Some Pamlico High students want ban of Confederate flag on clothing lifted

May 05,2004
Sandy Wall
Sun Journal Staff

BAYBORO — A handful of students from Pamlico County High School asked school board members Monday night to rescind their school’s ban on clothing that contains the Confederate flag, arguing it strips them of their Southern heritage and compromises their First Amendment rights.

The three students, all of whom were white, told board members that they don’t believe the clothing creates any conflicts at their school, and they presented the board with a 201-name petition urging it to allow the clothing.

"Most people we’ve talked to don’t have a problem with it," said 17-year-old Kristina Mayeur. "We’ve talked to black kids about it."

The future of the ban is unclear. After seeking advice from their attorney in a closed session, Pamlico school board members late Monday agreed to have the attorney review the system’s written dress code and make recommendations for possible changes next month.

"They want to be sure that they’re doing the right thing and that the dress code reflects that," Superintendent Julia Mobley said Tuesday. "We’re going to wait and see what the revision is when it comes back. We’re going to take his advice and whatever revisions he suggests, we’ll make."

The ban on clothing with the Confederate flag was put in place at Pamlico County High earlier this school year. Principal Tom Frazier said the decision was made after some students who were wearing flag-clothing items began showing them off, which created tension at the school.

"We had students that were pointing to it, drawing attention to it," Frazier said. "It was being used provocatively to target certain groups of students."

Pamlico County High’s current handbook gives the principal the power to ban clothing that is disruptive, provocative or endangers the health or safety of its wearer or others. Frazier said he exercised that power to preserve good relations among his school’s 690-member student body, which is about two-thirds white and about one-third black.

"It was getting ready to heat up, so we had to address it," Frazier said. "We just don’t want to cause a disruption, a heated situation."

Mayeur and the other students contend the flag-clothing was not being used provocatively or in a way designed to create any disturbances. Instead, they say it was being used to show pride in Southern heritage.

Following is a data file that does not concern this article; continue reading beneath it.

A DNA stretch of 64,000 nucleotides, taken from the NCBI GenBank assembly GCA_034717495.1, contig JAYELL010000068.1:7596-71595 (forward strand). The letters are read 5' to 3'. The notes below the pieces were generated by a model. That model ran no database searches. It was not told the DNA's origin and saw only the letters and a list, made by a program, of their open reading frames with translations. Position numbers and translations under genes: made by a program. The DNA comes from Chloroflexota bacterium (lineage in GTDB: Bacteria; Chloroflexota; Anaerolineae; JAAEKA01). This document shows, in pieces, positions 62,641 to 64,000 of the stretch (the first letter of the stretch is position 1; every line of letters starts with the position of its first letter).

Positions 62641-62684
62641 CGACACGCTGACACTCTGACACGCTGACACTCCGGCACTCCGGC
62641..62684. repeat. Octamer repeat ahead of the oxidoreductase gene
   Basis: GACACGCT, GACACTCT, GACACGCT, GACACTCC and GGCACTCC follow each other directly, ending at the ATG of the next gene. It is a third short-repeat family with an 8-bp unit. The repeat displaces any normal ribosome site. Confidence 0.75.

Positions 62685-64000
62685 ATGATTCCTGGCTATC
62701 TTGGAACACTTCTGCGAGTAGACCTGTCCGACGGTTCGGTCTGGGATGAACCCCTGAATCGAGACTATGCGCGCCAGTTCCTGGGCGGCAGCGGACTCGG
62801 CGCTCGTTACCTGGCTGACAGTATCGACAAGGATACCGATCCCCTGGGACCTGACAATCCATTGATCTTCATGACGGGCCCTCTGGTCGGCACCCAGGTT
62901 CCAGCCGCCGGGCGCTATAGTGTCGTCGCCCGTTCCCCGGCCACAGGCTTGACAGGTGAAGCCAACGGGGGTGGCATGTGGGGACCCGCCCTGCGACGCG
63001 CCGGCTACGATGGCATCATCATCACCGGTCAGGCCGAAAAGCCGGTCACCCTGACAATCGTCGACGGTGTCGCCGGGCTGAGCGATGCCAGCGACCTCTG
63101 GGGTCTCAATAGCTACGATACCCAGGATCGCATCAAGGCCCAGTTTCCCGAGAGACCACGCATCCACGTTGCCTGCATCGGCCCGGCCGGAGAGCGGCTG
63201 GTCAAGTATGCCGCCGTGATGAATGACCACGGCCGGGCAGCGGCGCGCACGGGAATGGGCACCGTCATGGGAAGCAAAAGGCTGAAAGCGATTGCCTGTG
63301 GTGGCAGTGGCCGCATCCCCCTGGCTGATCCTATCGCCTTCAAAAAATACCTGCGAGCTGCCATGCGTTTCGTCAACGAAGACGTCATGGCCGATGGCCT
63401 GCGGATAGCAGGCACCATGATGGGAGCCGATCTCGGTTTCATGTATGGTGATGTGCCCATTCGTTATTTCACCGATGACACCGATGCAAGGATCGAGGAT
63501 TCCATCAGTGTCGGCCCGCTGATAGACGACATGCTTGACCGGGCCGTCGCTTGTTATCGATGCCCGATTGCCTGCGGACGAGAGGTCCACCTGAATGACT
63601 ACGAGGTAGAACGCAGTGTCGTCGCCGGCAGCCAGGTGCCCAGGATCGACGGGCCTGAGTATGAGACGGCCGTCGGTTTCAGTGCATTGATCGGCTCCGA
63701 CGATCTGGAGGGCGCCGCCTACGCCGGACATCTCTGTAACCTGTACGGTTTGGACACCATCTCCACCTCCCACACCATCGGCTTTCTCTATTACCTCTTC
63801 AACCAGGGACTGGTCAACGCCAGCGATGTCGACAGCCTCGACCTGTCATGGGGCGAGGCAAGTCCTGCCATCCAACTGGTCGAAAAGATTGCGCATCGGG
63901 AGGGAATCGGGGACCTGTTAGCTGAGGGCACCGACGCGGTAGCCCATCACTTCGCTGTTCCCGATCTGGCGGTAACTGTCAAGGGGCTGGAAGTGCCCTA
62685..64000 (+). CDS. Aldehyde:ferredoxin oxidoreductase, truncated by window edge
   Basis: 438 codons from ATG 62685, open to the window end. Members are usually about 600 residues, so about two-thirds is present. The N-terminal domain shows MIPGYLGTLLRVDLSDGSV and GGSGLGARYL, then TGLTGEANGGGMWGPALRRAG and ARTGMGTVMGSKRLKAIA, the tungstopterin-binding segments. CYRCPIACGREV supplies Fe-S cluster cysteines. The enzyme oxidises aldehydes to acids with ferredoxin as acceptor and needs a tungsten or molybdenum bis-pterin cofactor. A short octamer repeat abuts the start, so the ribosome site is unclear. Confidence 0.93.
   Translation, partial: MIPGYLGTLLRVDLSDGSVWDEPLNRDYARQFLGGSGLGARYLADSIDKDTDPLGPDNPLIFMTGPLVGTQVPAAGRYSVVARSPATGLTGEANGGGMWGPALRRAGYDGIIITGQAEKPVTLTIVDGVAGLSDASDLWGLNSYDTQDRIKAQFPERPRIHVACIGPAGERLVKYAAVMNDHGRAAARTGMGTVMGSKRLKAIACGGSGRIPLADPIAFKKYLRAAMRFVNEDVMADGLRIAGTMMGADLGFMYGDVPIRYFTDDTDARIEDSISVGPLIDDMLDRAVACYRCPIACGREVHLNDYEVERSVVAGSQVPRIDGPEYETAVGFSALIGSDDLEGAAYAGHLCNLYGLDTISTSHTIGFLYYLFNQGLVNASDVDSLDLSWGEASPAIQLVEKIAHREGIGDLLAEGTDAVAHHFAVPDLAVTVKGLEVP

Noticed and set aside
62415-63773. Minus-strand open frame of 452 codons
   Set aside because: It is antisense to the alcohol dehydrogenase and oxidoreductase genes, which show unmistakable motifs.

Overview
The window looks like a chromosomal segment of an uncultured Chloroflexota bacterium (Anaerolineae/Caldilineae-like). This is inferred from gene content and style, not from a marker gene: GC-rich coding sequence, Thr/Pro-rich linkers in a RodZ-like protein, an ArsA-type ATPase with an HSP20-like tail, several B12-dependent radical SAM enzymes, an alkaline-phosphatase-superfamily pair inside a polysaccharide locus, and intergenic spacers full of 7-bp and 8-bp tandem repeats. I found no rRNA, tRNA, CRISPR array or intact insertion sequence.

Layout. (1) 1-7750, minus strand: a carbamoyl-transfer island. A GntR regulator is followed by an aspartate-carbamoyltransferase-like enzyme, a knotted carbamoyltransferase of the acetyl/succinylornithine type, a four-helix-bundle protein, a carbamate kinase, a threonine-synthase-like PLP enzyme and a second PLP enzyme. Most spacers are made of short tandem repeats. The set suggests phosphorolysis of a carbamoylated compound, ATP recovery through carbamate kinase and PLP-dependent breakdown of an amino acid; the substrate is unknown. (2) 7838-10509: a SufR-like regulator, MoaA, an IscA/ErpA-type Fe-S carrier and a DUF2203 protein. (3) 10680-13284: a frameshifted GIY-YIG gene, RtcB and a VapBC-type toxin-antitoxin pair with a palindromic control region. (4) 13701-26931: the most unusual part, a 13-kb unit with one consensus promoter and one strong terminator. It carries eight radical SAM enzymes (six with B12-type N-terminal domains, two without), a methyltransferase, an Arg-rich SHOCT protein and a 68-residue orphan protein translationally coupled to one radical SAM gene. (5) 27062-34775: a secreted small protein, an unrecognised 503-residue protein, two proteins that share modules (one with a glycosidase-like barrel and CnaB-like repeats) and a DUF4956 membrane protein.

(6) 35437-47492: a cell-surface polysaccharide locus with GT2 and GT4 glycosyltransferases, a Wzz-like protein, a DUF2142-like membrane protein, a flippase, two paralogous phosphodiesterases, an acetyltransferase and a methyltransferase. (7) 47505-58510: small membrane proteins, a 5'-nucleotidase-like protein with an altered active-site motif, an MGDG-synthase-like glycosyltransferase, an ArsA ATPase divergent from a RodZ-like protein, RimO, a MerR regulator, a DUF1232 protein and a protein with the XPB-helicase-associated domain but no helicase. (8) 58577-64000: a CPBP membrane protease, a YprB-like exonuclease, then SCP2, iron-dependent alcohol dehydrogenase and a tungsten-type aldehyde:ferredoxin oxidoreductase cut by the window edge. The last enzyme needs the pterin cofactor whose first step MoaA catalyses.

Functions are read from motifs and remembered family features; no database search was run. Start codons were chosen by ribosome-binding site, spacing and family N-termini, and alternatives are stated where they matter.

"The Confederate flag is only a racist symbol to racist people," student Chris Grose, 17, said.

Mayeur said racist groups have misused the Confederate flag. "They stole it to use it," she said.

Grose said he’s run into trouble with school administrators for wearing clothing with the flag. On the first occasion, he was warned not to wear his battle flag belt buckle again. When he then wore a belt with the various Confederate national flags, he said he was sent home.

Grose said he then wore a shirt manufactured by a company called Dixie Outfitters that features a censored line of Confederate battle flags and a caption that reads: "Jesus and the Confederate battle flag — Banned from our schools, but forever in our hearts." He said he got suspended again.

"I figured that was the one shirt they couldn’t touch me for," Grose said.

Frazier would not comment on any specific cases, but did say that, "Students were only suspended after multiple infractions after the ruling."

The display of the Confederate battle has become a source of controversy in other schools. Earlier this year, South Caldwell High School in the western part of the state rescinded a similar ban.

For its part, Craven County Schools does not have a policy on clothing with the Confederate flag, a spokesman said. But other schools have banned the wearing of such clothing on the grounds that it could create a disturbance.

At Monday’s meeting, one Pamlico school board member suggested that the students consider what the flag signifies to some minority students.

"To most black folks, this Confederate flag has always been depressing," said 70-year-old James Mason, one of two black people on the seven-member school board.

He said that, to many, the flag is a symbol of slavery and segregation, and he added that the ban is designed to ensure everyone gets along.

"This protects you from having a conflict," Mason told the students.

If you have comments on the issue above, we urge you to contact the people below:
Tom Frazier, Prinicipal
Pamlico County Schools